On Saturday the 2nd February 1935 I went on duty at Llandudno Junction Shed for the first time and spent the best part of the morning looking round. The shed, which was of the “through” type with doors at each end, had four roads each 297 feet long and was the “Concentration Depot” * for North Wales established under the recent re-organisation of the Motive Power Section of the Chief Operating Manager’s Department, the “Garage Depots” being Holyhead, Bangor, Rhyl and Denbigh. The mechanical equipment comprised the following modern machine-tools, all driven by electricity:

  Wheel Lathe with attachment for truing-up journals supplied by Craven Bros.

  12 inch centre Axlebox Lathe by Dean, Smith and Grace.

  7-inch centre Lathe by George Hatch.

   Radial Drilling Machine, Type A, by Swift and Sons.

   High-speed Vertical Drilling Machine with 1-inch chuck capacity by Alfred Herbert.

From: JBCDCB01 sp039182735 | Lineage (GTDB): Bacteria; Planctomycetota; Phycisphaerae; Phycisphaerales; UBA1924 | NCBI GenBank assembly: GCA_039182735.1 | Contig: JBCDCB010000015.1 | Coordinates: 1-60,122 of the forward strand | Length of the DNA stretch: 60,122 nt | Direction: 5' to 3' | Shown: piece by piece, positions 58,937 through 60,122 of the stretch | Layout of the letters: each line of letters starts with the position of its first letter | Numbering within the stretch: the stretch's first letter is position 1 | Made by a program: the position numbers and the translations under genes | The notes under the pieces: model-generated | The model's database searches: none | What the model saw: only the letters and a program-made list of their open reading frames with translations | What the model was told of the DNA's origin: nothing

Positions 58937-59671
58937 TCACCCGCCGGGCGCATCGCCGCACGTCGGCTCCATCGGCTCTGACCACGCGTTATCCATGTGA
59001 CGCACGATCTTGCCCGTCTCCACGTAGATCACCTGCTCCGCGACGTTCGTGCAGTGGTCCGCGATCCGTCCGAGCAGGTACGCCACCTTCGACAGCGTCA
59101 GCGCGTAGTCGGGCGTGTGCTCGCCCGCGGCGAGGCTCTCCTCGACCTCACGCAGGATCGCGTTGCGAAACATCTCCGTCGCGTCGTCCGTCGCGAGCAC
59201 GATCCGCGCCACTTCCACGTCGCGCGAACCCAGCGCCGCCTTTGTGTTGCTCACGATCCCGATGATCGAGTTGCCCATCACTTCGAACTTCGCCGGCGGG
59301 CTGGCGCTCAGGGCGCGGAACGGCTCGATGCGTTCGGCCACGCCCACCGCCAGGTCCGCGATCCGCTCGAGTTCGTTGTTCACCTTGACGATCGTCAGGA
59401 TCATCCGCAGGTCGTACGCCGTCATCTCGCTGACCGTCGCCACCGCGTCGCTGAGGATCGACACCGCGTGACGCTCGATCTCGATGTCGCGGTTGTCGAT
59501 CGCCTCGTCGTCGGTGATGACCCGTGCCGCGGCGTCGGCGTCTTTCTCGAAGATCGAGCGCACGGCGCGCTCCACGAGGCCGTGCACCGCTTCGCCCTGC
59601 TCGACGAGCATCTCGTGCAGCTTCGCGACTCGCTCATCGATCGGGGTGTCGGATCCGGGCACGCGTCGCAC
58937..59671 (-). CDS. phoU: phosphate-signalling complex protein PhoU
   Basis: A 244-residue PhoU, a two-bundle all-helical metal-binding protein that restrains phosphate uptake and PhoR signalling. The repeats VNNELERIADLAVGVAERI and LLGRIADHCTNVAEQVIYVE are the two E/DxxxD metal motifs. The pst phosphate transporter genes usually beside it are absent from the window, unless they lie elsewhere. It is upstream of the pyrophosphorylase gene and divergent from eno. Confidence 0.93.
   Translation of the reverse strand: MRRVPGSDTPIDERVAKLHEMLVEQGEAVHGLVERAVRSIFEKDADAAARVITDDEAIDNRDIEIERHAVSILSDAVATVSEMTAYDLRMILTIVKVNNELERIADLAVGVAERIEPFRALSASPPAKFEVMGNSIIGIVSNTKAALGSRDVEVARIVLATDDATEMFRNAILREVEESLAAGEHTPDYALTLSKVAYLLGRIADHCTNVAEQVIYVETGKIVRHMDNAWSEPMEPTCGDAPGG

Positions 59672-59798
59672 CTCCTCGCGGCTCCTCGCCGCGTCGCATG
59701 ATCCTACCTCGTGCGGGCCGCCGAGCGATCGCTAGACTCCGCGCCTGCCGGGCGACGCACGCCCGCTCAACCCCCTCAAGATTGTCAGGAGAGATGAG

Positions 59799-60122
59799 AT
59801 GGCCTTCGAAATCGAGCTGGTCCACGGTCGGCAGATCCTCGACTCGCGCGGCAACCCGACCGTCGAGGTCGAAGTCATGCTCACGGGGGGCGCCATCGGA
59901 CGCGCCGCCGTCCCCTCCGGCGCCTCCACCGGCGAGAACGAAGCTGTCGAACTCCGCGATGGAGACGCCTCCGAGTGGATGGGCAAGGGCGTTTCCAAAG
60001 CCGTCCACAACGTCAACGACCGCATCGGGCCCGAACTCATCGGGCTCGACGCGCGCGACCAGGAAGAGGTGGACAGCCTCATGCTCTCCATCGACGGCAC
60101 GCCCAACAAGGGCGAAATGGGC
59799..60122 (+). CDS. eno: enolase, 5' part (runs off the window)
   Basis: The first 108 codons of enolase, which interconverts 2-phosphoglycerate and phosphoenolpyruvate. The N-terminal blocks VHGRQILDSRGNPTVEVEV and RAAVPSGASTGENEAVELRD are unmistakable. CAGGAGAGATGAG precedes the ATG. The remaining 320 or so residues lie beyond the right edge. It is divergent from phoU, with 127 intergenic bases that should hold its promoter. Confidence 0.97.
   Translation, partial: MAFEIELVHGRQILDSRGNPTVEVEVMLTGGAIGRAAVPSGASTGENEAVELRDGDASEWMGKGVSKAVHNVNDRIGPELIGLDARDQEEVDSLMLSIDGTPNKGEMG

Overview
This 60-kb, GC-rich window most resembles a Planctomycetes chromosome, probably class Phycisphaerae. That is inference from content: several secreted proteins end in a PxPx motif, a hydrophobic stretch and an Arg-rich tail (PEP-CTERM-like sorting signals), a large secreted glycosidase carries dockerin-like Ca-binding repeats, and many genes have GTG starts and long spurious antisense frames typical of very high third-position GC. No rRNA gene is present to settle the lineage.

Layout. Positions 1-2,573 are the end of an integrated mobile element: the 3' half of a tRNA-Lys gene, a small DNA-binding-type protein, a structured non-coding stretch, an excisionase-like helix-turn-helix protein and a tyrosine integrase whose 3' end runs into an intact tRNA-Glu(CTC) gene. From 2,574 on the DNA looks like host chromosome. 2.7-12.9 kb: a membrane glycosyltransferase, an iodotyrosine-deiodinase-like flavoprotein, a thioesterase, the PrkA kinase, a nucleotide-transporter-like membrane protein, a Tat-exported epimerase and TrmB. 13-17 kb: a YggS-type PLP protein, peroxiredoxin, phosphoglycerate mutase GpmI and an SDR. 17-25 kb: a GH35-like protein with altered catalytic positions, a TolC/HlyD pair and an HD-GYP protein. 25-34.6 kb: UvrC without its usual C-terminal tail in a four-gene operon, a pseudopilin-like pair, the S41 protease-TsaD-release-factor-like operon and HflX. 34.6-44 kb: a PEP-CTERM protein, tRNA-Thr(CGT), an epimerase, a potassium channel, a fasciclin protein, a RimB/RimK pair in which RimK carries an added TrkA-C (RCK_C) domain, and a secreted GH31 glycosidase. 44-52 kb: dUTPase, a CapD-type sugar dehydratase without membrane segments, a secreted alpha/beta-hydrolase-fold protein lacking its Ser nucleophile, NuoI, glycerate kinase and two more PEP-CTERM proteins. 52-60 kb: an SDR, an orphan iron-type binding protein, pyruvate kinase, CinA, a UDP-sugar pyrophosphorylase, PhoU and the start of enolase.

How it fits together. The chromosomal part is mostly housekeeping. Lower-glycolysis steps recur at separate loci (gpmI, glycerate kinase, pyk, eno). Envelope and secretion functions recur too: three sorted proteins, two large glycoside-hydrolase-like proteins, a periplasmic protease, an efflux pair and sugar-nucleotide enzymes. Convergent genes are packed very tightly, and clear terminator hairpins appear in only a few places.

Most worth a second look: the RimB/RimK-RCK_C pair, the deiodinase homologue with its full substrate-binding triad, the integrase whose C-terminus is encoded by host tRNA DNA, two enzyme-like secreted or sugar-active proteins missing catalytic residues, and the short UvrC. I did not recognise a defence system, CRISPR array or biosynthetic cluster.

Hydraulic Press by Rice and Co.

   Emery Wheel by Luke and Spencer.

   Tube-cutting Saw Bench.

   Blower by Aland & Co.

   Whitemetalling Hearth.

   Coppersmith’s Hearth.

   Blacksmith’s Forge.

   7 ½ ton Chain Hoist by Herbert Morris.

   Worthington-Simpson Centrifugal Booster Pump.



Some of these had independent motors and others were driven through shafting.There was also a L.N.W. “pit-type” hydraulic Wheel-Drop with table 9 ft. 0 in. long. The office which I shared with the senior Foreman Fitter, whom I will call “Q’ for the want of something better, was a wooden hut on the shore of the estuary of the River Conway, here half. a-mile wide and from the window there was a glorious view across the water to Conway Castle, bridge and town.

*  Known as the ‘Motive Power Area Locomotive Supply, Repair, Concentration & Garage Scheme’ inaugurated in  1933 , see The Railway Gazette for April ,6th, 23rd and 3oth, 1937.